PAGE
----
- Phenotype: the actual expression of the person's genetic makeup. This includes physical apperance, behavioural and psychological characteristics (genes+environment)
Within most cells, there is a nucleus - these contain 46 structures called chromosomes. These are made of DNA, and the DNA of each chromosome carries genes.
Our genes interact with the environment to influence every aspect of bodily structure and function
Research on genetic influence has often been conducted on non-human species such as rats and mice. Psychologists are able to manipulate certain genes in order to measure the effects on behaviour. Genetic mapping, engineering and selective breeding programmes have contributed enormously to our understanding of the genetic basis of behaviour.
Bock and Goode (1996) found that when mice were reared alone, they showed a strong tendency to attack other male mice when first exposed to other animals. These mice were not taught to be agressive, that is from their parents, they just exhibited the behaviour. This research implies a natural/genetic tendency in biological aggression.
Methods of Investigation (genes)
- Twin studies - particularly identical twins raised apart
- Adoption studies - also help determine the extent to which characteristics and behaviours are similar to natural or adopted parents
Examples of genetics and heredity
Anxiety = thought to have a genetic basis and some thought to have a genetic predisposition (may be triggered by the environment), a high level of neural activity in the amygdala associated with anxiety. May be a contribution of a number of genes.
Obesity = Twin studies show that body weight and the amount of fat in the body has a strong genetic basis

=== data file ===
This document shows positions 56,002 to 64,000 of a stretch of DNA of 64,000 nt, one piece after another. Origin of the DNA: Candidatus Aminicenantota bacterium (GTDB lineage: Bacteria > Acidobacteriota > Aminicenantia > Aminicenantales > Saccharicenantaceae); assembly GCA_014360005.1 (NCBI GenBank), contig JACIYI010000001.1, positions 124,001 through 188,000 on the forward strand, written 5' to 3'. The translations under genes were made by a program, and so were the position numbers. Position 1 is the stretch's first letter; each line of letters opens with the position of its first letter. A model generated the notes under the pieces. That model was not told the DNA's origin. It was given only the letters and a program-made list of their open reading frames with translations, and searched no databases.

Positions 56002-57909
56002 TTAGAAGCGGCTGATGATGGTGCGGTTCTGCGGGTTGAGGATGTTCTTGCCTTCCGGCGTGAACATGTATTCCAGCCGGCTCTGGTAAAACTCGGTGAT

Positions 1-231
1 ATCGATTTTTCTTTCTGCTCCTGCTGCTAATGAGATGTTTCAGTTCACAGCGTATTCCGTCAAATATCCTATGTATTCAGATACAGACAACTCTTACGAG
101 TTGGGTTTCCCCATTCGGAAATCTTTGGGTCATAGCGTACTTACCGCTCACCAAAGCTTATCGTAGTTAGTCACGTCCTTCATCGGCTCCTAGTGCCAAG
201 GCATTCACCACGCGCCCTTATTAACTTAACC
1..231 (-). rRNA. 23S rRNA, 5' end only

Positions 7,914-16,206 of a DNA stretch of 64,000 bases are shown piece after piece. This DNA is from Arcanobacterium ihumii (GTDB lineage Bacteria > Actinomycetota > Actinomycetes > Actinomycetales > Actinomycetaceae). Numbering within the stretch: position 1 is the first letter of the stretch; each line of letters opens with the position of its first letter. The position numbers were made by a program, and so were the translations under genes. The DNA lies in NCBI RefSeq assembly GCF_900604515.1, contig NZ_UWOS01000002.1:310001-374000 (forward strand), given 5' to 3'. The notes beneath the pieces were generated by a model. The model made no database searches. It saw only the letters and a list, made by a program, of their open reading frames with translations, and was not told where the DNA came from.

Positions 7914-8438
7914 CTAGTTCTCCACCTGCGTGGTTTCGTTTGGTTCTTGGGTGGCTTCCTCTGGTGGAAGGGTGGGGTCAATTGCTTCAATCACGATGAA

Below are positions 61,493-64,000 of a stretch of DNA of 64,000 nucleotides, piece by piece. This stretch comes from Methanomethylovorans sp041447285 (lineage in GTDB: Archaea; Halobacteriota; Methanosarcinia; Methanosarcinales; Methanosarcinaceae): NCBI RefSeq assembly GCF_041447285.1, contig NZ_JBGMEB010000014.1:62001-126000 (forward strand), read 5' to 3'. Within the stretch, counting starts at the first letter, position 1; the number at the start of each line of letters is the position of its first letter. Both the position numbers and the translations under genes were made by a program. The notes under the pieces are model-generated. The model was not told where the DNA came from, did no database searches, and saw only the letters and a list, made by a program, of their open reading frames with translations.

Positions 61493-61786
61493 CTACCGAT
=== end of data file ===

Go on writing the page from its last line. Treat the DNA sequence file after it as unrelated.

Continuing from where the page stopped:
Homosexuality = Evidence put forward to show that homosexuality among males may have a genetic basis. Concordanance rates for MZ twins was 50% compared to 20% for DZ twins. However environmental factors play at least an equally important part.
Down's Syndrome: Extra chromosome, usually from mother's side. Affects around 1 in 700 children
Turner's Syndrome: Female has only 1X chromosome instead of 2. They are usually sterile, other physical anomaliles but mental functioning is fine. Some cognitive defiects.
Huntington's Cholera: Have servere memory impairment, personality change and show uncontrollable body movements. Affects 1 in 10,000, and more common in white Europeans - abnormal gene on chromosome 4. 50% chance of inheriting the disorder if a parent has it.
The evolution of behaviour
Darwin put forward his theory of evolution and the mechanism to explain how evolution works (natural selection) in his 'The Origin of Species'
Natural Selection: The idea that those animals who survive have particular traits that give them an advantage compared with the others. This behaviour is adapted and suited to the environment - these 'fit' animals will survive and leave more offspring, and therefore the genes will be passed on and the species will survive. These 'adaptive' traits will therefore survive and be passed on and across generations.